An HTTP/2 server may send responses to a client without waiting for the request.

This is typically used in Web page scenarios: If a server receives a request to /index.html, the server knows that the client will most probably request all included image, CSS, and JavaScript files. Instead of waiting for these requests, the server may proactively create push requests for these resources, and send responses immediately.

Push Echo Servlet Demo

As a demo, I created a push echo Servlet, which can be downloaded and built as follows:

git clone
cd http2-examples/jetty-http2-echo-server
mvn package

In order to run it, you need to find out the correct ALPN version for your JDK (see table 14.1), and download the ALPN boot JAR from Maven Central. Given the correct <path-to-alpn-boot.jar>, run the demo as follows:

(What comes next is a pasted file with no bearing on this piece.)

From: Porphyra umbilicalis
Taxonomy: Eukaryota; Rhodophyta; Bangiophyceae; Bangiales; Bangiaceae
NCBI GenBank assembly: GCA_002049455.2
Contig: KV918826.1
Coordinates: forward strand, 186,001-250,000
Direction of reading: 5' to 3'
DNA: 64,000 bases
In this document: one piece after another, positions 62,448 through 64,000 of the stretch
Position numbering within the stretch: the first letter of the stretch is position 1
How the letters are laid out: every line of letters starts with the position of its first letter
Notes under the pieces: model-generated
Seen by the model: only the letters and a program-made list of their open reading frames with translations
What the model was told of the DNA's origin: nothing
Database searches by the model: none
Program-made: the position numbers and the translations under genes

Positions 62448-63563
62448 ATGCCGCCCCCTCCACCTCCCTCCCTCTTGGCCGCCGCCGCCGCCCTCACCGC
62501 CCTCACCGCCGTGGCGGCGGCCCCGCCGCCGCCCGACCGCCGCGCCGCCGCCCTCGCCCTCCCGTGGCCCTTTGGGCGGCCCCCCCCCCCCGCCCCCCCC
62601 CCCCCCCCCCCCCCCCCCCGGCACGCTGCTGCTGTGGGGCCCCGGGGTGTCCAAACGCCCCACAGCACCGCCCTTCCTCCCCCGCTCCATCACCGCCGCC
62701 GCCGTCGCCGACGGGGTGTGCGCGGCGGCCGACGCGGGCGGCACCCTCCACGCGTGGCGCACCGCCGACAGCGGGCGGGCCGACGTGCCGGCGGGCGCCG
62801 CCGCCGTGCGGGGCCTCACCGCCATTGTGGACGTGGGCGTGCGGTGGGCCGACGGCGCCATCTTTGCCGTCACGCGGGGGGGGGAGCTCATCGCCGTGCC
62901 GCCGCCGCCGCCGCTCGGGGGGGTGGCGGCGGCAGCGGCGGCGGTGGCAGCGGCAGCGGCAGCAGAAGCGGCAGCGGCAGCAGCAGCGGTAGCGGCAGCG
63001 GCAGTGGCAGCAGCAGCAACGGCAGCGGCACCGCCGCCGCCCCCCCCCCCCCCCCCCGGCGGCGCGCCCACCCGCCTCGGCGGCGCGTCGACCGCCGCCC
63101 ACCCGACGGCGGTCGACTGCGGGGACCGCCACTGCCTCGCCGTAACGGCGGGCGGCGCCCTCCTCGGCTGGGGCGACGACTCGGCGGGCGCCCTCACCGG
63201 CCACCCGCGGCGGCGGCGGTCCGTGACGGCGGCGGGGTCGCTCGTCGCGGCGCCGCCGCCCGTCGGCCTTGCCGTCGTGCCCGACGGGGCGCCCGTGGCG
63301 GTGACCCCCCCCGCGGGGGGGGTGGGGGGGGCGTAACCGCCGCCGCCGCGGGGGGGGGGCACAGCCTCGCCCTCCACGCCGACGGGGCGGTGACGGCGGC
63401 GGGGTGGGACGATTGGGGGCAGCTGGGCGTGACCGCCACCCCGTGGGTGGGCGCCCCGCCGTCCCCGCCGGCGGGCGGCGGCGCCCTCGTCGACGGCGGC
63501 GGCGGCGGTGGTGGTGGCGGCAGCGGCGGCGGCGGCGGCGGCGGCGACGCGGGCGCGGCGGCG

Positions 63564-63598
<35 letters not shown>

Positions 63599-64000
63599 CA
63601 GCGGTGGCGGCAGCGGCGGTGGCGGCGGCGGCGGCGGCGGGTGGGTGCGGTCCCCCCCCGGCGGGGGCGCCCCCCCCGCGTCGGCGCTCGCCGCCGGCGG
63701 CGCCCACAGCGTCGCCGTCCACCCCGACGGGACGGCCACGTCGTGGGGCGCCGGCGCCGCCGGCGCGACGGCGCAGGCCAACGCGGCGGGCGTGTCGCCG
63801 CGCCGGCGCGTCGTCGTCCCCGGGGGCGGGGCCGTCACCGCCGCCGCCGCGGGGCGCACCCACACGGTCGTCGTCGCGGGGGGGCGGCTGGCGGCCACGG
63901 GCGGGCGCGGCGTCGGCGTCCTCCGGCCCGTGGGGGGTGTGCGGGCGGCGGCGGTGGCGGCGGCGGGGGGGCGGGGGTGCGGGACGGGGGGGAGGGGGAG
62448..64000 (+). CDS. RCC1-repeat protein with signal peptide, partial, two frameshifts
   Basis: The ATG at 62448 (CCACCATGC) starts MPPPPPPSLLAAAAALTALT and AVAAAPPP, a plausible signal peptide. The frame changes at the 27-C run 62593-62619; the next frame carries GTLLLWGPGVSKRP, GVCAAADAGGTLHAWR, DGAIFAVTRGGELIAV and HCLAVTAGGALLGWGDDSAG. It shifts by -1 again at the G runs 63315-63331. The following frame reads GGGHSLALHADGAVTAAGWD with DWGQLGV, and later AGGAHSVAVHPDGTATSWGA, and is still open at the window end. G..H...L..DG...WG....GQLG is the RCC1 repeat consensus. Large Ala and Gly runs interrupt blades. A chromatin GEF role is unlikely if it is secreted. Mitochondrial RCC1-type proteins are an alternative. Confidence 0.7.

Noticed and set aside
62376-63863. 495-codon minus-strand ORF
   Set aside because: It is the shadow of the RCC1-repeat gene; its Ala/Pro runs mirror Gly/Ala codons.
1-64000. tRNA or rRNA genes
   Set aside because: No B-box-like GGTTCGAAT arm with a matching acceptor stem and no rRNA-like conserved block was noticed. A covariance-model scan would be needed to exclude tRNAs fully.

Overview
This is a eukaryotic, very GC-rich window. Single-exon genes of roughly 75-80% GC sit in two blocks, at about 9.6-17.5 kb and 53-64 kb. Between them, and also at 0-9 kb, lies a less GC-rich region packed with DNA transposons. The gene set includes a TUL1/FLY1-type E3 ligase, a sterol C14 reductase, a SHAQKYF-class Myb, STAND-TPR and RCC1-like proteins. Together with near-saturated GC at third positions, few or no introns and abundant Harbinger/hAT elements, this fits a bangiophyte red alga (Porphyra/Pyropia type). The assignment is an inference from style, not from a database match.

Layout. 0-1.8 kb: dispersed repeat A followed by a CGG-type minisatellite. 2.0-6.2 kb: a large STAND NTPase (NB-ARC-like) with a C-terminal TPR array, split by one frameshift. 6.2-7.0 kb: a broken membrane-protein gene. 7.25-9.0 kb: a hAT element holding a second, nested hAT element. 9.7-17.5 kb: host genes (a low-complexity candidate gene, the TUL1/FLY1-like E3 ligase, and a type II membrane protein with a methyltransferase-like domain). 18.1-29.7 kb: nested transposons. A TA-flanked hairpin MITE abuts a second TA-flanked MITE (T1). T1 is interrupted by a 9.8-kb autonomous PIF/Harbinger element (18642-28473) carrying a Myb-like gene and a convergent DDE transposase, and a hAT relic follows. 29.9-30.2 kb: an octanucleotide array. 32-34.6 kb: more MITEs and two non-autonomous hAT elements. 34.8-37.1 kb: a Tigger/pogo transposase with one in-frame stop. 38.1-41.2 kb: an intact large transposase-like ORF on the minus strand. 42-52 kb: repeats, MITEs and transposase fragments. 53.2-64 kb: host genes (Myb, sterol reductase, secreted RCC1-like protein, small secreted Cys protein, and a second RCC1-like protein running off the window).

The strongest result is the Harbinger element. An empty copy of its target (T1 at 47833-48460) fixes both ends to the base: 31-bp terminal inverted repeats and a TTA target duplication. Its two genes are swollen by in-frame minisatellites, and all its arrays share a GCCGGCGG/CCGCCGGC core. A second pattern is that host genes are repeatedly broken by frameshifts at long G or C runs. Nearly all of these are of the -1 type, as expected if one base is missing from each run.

java -Xbootclasspath/p:<path-to-alpn-boot.jar> \
    -jar target/jetty-http2-echo-server.jar

The demo is an echo Servlet: You can POST data to /data, and then GET that data from /data.

However, the GET request is implemented as a Server Push. The GET request does not perform actual network traffic, because the response is already available on the client.

h2c push-list

Using the h2c command line client, the demo can be run as follows:

In one terminal, run h2c start --dump.

In another terminal, run

h2c connect localhost:8443
h2c post --data 'hello world' /data
h2c get /data

The GET request will return the message I received the following data: hello world.

In the other h2c terminal, the dumped traffic shows that the GET request is never sent, because it is anticipated by the server as a PUSH_PROMISE.

Push Demo Traffic

Using h2c push-list, you can view which paths are currently available as pushed responses on the client. Once a path is fetched with h2c get, the pused path is will be removed from the list.

h2c post --data 'hello world' /data
h2c push-list

The commands above will show the path /data, meaning that the next GET request to /data will be responded locally with the available push response.